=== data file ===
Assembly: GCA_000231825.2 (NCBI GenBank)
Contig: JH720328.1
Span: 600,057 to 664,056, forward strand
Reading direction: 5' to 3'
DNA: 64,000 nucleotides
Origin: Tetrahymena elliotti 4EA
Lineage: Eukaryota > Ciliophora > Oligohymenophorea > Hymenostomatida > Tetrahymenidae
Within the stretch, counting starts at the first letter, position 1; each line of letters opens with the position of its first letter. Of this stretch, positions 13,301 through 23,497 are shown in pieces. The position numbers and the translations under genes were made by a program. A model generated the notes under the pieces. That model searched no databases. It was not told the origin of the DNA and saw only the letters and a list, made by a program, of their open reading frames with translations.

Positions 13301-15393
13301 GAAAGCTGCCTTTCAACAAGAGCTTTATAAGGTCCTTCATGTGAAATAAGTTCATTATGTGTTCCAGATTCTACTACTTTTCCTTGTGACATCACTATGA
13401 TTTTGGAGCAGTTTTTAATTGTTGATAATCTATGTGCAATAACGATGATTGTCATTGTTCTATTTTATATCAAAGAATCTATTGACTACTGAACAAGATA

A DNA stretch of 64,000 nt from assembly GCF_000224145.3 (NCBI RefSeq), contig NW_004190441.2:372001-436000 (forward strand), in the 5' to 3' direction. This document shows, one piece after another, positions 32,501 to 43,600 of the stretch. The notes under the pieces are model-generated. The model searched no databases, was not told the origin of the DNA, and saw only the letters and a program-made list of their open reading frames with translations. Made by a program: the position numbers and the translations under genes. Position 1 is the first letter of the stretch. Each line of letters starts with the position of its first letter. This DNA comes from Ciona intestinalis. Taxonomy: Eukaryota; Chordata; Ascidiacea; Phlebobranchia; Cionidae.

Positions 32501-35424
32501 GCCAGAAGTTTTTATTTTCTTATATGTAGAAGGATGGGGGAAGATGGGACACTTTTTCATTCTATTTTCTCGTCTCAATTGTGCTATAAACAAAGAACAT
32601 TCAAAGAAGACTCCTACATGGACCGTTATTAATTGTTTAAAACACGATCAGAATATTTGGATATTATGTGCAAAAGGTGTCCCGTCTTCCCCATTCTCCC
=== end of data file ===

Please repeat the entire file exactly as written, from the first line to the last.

Assembly: GCA_000231825.2 (NCBI GenBank)
Contig: JH720328.1
Span: 600,057 to 664,056, forward strand
Reading direction: 5' to 3'
DNA: 64,000 nucleotides
Origin: Tetrahymena elliotti 4EA
Lineage: Eukaryota > Ciliophora > Oligohymenophorea > Hymenostomatida > Tetrahymenidae
Within the stretch, counting starts at the first letter, position 1; each line of letters opens with the position of its first letter. Of this stretch, positions 13,301 through 23,497 are shown in pieces. The position numbers and the translations under genes were made by a program. A model generated the notes under the pieces. That model searched no databases. It was not told the origin of the DNA and saw only the letters and a list, made by a program, of their open reading frames with translations.

Positions 13301-15393
13301 GAAAGCTGCCTTTCAACAAGAGCTTTATAAGGTCCTTCATGTGAAATAAGTTCATTATGTGTTCCAGATTCTACTACTTTTCCTTGTGACATCACTATGA
13401 TTTTGGAGCAGTTTTTAATTGTTGATAATCTATGTGCAATAACGATGATTGTCATTGTTCTATTTTATATCAAAGAATCTATTGACTACTGAACAAGATA

A DNA stretch of 64,000 nt from assembly GCF_000224145.3 (NCBI RefSeq), contig NW_004190441.2:372001-436000 (forward strand), in the 5' to 3' direction. This document shows, one piece after another, positions 32,501 to 43,600 of the stretch. The notes under the pieces are model-generated. The model searched no databases, was not told the origin of the DNA, and saw only the letters and a program-made list of their open reading frames with translations. Made by a program: the position numbers and the translations under genes. Position 1 is the first letter of the stretch. Each line of letters starts with the position of its first letter. This DNA comes from Ciona intestinalis. Taxonomy: Eukaryota; Chordata; Ascidiacea; Phlebobranchia; Cionidae.

Positions 32501-35424
32501 GCCAGAAGTTTTTATTTTCTTATATGTAGAAGGATGGGGGAAGATGGGACACTTTTTCATTCTATTTTCTCGTCTCAATTGTGCTATAAACAAAGAACAT
32601 TCAAAGAAGACTCCTACATGGACCGTTATTAATTGTTTAAAACACGATCAGAATATTTGGATATTATGTGCAAAAGGTGTCCCGTCTTCCCCATTCTCCC